The Task Force could take elements of those three counties and move them into Ruppersberger's district - the problem being that Harris won by 35,000 votes and can only lose 22,000 (and some of the 22,000 would be Democrats). Ruppersberger won by 64,000 votes but any movement of Republicans into his district would make it more competitive - at present, it is the most competitive Democratic district in the state.
I believe that the scenario I just presented is the best option for the Democrats - the only way to ensure an 8 to 0 or even 7 to 1 delegation advantage would be via dramatic changes in the states current congressional districts - but I see no way that the state's 6 incumbent Democrats would accept such radical change. Rather, Democrats can make the 1st Congressional district more friendly to Democrats while only making the 2nd district slightly more competitive. The 6th Congressional district must remain a Republican stronghold.
As a final note, I would like to add that I find the whole process of partisan redistricting to be an affront to representative democracy. As with many states, Maryland's current Congressional district map is a ridiculous mess of oddly drawn districts. Communities are divided, counties spread across multiple districts, Baltimore City is treated like a cash machine for Democratic voters spread across 3 districts when it could have its own member of Congress. It would be nice to see the Task Force propose a map that respects county lines, regardless of partisan advantage - that, of course, will not happen.
I would also like to commend the Maryland GOP for releasing their own proposed map:
Notice how county lines are respected. Note as well that Maryland's traditionally recognized regions are represented. The Eastern Shore, Southern Maryland, the DC suburbs, Central Maryland, and Western Maryland. Baltimore City would have a dedicated member of Congress.
Compare the proposed map to the current map - no embarrassments like the presently drawn 2nd, 3rd and 4th Congressional districts. Baltimore County appears to be the only county in more than two districts and even there the division makes sense as elements of the county are joined with Baltimore City.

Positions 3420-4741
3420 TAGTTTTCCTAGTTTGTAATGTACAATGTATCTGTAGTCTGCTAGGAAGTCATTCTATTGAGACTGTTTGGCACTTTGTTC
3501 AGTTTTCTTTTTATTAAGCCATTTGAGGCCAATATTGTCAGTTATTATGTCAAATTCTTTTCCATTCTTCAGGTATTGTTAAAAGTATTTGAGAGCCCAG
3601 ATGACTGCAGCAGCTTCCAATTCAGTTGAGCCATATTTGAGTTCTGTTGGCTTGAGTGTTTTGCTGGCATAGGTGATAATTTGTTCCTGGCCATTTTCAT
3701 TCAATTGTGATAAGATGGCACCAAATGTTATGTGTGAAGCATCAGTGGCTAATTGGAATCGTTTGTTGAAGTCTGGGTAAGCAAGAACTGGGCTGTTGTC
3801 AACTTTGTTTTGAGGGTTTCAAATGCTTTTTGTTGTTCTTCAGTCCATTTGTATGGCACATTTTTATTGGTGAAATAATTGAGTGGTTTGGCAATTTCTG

The Maryland GOP map would protect the 1st and 6th districts for the party. It's also likely that the 2nd, but especially the 3rd would become more competitive. In fact the 3rd would probably flip to the Republicans. But a 5 to 3 delegation would be more representative of Maryland than the current 6 to 2. Democrats make up 56% of Maryland voters, but hold all statewide offices and 75% of the Congressional Delegation. The current district map was drawn to ensure that Democrats won more seats than their registration advantage would naturally produce and it marginalizes Republicans and the growing number of unaffiliated voters in the state. If the Redistricting Task Force draws a map that would make Maryland a 7 to 1 state, 87.5% Democrats in Congress, it would be a body blow to the actual political diversity of the state, a tremendous abuse of process, and a victory for the worst kind of petty partisan politics.
If I were on the Governor's Redistricting Task Force I would walk into work today, hand out copies of the GOP proposal and declare the job done. That probably helps to explain why I am not on the Task Force. That said, the Maryland GOP has proposed a reasonable map, one not marked by partisan gerrymandering, will the Governor's Task Force rise to the occasion and release an equally responsible map?
In a future post I'll talk about Maryland's State Legislative districts - I think there will be a far more drama in the redrawing of those districts.